Wednesday, January 17, 2018
Richard Capobianco on absent presence.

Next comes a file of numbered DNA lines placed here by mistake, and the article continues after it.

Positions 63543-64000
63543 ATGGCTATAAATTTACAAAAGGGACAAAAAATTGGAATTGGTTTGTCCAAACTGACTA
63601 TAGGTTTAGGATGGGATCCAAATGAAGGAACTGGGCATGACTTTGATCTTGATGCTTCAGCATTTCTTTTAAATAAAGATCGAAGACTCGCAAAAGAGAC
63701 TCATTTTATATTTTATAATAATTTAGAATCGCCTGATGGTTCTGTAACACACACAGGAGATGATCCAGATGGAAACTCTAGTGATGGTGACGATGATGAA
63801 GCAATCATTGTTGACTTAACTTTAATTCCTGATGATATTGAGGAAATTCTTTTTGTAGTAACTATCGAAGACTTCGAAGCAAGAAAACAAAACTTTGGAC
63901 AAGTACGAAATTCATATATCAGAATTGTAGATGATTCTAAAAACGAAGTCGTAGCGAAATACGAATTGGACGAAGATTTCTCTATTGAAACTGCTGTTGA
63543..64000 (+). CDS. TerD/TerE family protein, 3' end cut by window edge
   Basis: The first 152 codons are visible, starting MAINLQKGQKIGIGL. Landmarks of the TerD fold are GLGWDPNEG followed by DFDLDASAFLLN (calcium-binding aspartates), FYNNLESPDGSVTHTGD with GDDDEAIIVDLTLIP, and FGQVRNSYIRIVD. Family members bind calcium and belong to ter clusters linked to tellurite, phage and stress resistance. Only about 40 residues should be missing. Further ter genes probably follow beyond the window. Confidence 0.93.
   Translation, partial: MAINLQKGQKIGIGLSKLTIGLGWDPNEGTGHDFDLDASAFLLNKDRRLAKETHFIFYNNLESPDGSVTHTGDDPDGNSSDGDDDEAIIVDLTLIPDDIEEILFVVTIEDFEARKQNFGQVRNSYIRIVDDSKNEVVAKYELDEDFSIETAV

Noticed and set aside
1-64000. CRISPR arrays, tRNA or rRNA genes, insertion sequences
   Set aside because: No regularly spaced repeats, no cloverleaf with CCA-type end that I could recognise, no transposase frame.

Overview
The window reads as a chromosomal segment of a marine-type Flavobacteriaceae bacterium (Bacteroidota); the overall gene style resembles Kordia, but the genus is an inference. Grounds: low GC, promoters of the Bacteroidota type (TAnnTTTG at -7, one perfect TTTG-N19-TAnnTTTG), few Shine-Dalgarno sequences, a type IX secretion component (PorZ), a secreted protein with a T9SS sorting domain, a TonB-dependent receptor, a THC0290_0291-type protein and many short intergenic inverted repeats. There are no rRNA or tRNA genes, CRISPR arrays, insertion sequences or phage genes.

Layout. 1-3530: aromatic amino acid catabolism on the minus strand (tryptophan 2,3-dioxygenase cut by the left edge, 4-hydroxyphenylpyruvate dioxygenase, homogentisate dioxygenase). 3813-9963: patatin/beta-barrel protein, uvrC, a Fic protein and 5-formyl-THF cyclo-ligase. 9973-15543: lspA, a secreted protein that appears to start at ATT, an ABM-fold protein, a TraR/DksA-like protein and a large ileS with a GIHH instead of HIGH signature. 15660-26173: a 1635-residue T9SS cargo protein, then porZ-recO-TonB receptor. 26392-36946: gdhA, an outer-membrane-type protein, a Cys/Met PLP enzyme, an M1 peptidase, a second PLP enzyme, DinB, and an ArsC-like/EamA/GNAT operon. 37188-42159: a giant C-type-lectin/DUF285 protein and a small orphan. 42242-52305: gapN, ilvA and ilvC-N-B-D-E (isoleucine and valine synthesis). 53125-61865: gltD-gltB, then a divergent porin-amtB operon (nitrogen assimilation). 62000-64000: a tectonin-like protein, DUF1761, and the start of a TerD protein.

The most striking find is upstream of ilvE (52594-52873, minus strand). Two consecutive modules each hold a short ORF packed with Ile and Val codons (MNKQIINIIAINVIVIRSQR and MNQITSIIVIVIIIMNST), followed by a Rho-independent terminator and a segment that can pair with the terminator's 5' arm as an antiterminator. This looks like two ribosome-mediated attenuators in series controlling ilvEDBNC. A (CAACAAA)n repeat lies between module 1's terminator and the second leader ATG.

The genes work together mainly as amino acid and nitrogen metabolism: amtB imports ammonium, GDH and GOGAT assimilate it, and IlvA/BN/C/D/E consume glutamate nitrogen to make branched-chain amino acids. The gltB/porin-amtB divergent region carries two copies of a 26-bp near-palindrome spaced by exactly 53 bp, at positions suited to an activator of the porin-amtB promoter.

[Heidegger] asks us to consider, for example, that when a blossom "buds forth, the leaves that prepared for the blossom fall off". What presences to us is not simply the appearance of the blossom but also the loss or absence of the leaves. Similarly, he notes that "when the fruit comes to light, [and] the blossom disappears," what presences to us is not only the appearance of the fruit, but also the lack or absence of the beautiful blossom. In general, then, every attainment of a new μορφή entails an "absence." Heidegger sums up Aristotle‘s position in this way: "[every] placing into the appearance always lets something become present in such a way that in the becoming-present a becoming-absent simultaneously becomes present". Thus, in this way, "lack" or "absence," what Aristotle called στέρεσις, presences, and the presencing of στέρεσιςis an integral and crucial dimension of the presencing process that is φύσις (Being).
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